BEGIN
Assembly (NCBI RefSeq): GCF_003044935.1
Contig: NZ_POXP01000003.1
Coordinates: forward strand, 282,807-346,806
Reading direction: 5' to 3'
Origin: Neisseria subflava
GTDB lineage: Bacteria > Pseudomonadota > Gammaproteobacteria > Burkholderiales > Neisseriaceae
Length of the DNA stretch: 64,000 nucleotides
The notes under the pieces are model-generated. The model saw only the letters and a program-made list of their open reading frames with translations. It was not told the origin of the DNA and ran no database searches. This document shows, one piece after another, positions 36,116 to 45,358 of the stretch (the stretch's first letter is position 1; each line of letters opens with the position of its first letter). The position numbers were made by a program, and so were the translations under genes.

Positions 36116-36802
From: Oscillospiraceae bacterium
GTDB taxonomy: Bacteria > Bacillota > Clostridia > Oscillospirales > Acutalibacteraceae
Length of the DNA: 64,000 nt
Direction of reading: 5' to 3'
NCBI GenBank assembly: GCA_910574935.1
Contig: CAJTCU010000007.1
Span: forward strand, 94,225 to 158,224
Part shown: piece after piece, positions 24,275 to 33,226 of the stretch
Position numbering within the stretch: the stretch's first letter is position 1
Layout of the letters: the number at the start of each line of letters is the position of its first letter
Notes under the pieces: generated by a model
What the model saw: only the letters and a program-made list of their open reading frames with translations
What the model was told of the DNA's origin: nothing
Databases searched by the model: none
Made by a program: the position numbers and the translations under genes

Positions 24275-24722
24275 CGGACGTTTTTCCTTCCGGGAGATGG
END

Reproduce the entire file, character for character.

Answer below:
Assembly (NCBI RefSeq): GCF_003044935.1
Contig: NZ_POXP01000003.1
Coordinates: forward strand, 282,807-346,806
Reading direction: 5' to 3'
Origin: Neisseria subflava
GTDB lineage: Bacteria > Pseudomonadota > Gammaproteobacteria > Burkholderiales > Neisseriaceae
Length of the DNA stretch: 64,000 nucleotides
The notes under the pieces are model-generated. The model saw only the letters and a program-made list of their open reading frames with translations. It was not told the origin of the DNA and ran no database searches. This document shows, one piece after another, positions 36,116 to 45,358 of the stretch (the stretch's first letter is position 1; each line of letters opens with the position of its first letter). The position numbers were made by a program, and so were the translations under genes.

Positions 36116-36802
From: Oscillospiraceae bacterium
GTDB taxonomy: Bacteria > Bacillota > Clostridia > Oscillospirales > Acutalibacteraceae
Length of the DNA: 64,000 nt
Direction of reading: 5' to 3'
NCBI GenBank assembly: GCA_910574935.1
Contig: CAJTCU010000007.1
Span: forward strand, 94,225 to 158,224
Part shown: piece after piece, positions 24,275 to 33,226 of the stretch
Position numbering within the stretch: the stretch's first letter is position 1
Layout of the letters: the number at the start of each line of letters is the position of its first letter
Notes under the pieces: generated by a model
What the model saw: only the letters and a program-made list of their open reading frames with translations
What the model was told of the DNA's origin: nothing
Databases searched by the model: none
Made by a program: the position numbers and the translations under genes

Positions 24275-24722
24275 CGGACGTTTTTCCTTCCGGGAGATGG